you’ve lived in Brooklyn for a while—what Changes have you notiCed in the neighBorhood? I could write a book about this. The first day we delivered beer, Teddy’s Bar in Williamsburg was one of our five original customers. For years, Teddy’s was our only customer in Williamsburg. Today, there must be 300 great bars and restaurants in Williamsburg and Greenpoint. I cannot keep up with the new places. The apartment towers on the formerly barren waterfront are filling up with people who probably never imagined they would end up in Brooklyn. Young people are pouring into Brooklyn from all over the country, and the world. We sell in 16 foreign countries and 25 states, and none of our distributors doubts the power of Brooklyn. what are some of your favorite plaCes in Brooklyn? We live in Gowanus in a wood frame house that was built in 1840 by a family that ran a 300 acre potato farm. I live what is happening in Gowanus. I shop at Meat Hook in Greenpoint, Four and Twenty Blackbirds, the pie-baking sisters from South Dakota are on the corner of my block, right beside Michael and Ping’s, the first green Chinese Restaurant. Just around the corner is Bar Tano and The Bell House. I love Peter Luger’s steaks (It took me nine years to sell them Brooklyn Lager!) I’m a big fan of the Brooklyn Museum, the Botanic Garden, BAM, Arts at St Ann’s, and I am excited to see the Theater for a New Audience is coming to town. There were 30 great restaurants near the brewery where we can have lunch any given day. And there are so many new restaurants and bars to explore, even in Bushwick, where our first warehouse was located. Just a couple of weeks ago, our Italian importer took me to a great new restaurant in Bed-Stuy, Saraghina. Incredible pizza and entrees in the evening—as good or better than anything you find in Italy! Fairway in Red Hook. I could write another book on this one.


the world. I’ve met many other artists of all kinds and writers who have made it in Brooklyn. Brooklyn is a magnet for creative, ambitious people. your Brewery was the first new york City Company to run Completely on windgenerated eleCtriCity. do you see your Business as a role model for green praCtiCes? We decided to buy our electricity from windmills in Upstate New York after that blackout in 2003. It just seemed like the right thing to do. Our board was not overjoyed by the idea: it cost more money than plain old ConEd electricity. But they went along with it. Turns out it has been applauded by many of our customers. But honestly, we try not to toot our horn to much on this. It’s a choice we made; I don’t press it on others.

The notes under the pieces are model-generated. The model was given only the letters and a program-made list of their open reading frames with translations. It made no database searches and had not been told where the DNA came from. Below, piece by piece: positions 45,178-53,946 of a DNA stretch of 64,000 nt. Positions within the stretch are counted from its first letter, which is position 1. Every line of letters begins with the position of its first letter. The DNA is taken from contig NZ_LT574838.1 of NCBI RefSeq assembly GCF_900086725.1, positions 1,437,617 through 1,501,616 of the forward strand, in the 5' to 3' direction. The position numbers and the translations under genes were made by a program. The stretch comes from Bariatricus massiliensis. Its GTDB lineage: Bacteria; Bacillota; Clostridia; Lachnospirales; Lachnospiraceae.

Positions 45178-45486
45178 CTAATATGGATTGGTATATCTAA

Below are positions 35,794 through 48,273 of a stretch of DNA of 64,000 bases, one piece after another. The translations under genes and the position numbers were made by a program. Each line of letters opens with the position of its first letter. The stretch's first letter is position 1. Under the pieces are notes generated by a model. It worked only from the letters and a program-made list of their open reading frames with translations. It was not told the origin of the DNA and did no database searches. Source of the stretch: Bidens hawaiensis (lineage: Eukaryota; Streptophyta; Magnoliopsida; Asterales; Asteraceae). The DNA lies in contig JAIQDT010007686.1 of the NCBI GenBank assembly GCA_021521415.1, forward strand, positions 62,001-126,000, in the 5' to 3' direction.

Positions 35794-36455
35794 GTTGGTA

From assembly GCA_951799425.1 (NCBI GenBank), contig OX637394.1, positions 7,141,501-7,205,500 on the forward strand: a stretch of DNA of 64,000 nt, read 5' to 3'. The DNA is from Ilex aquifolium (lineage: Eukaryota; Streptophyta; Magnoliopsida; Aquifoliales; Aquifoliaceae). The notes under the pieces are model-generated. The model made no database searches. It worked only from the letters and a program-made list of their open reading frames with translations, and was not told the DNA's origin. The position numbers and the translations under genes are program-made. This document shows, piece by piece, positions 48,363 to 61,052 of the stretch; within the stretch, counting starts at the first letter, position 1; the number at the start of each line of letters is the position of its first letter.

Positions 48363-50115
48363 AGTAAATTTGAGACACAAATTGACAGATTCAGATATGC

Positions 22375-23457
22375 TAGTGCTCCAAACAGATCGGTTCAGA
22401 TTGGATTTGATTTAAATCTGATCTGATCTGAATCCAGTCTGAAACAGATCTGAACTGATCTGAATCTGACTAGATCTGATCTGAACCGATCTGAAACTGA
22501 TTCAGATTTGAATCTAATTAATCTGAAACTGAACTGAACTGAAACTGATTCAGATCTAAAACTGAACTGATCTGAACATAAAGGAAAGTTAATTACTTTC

what is it that drew you to Brooklyn in the first plaCe? what makes it so unique? I was born in Parkersburg, West Virginia, and grew up in southeastern Ohio. The first time I came to NYC, I was 8 years. It was 1957 and I was here with my mother and grandmother for the Billy Graham Crusades. Mom and Grandma got saved seven nights in a row. I fell asleep seven nights in a row. (During the day, we walked all over Manhattan, shopping.) We went to the last Brooklyn Dodger’s game at Ebbets Field. My Dad played professional baseball, and we were big baseball fans. A couple of years ago, my mother was visiting and I told this story to my kids. My daughter Lily said, “Grandma, did you ever imagine Steve would own a brewery in Brooklyn?” My 84-year-old Mom replied, “You know, that trip kind of back-fired on me!” At Cornell, there were so many kids from Brooklyn, and they all had a kind of cool swagger that I envied. We settled in Brooklyn when I returned from a six-year stint with Associated Press in the Middle East. Brooklyn is just an incredibly diverse and energetic place. I love it. PIc by technicolorcavalry; bottom pic by [casey]

All Around the World Seven Days a Week


1-888-236-3055 212-787-9855 718-292-6634

Advertisers directorY
Brooklyn ‘s newest iconic tower is now over 65% sold and available for immediate occupancy. This SOM designed building offers residents an indoor pool, attended lobby, fitness room, roof terrace and a 25 Year 421-A tax abatement. On track for Gold LEED certification, Toren features its own on-site cogeneration plant- one of the first in a NYC residential tower. FHA & Fannie Mae approved. Offering Studio to 3-bedroom homes from $392K-$1.495M. For more information visit www. or call 718-222-8673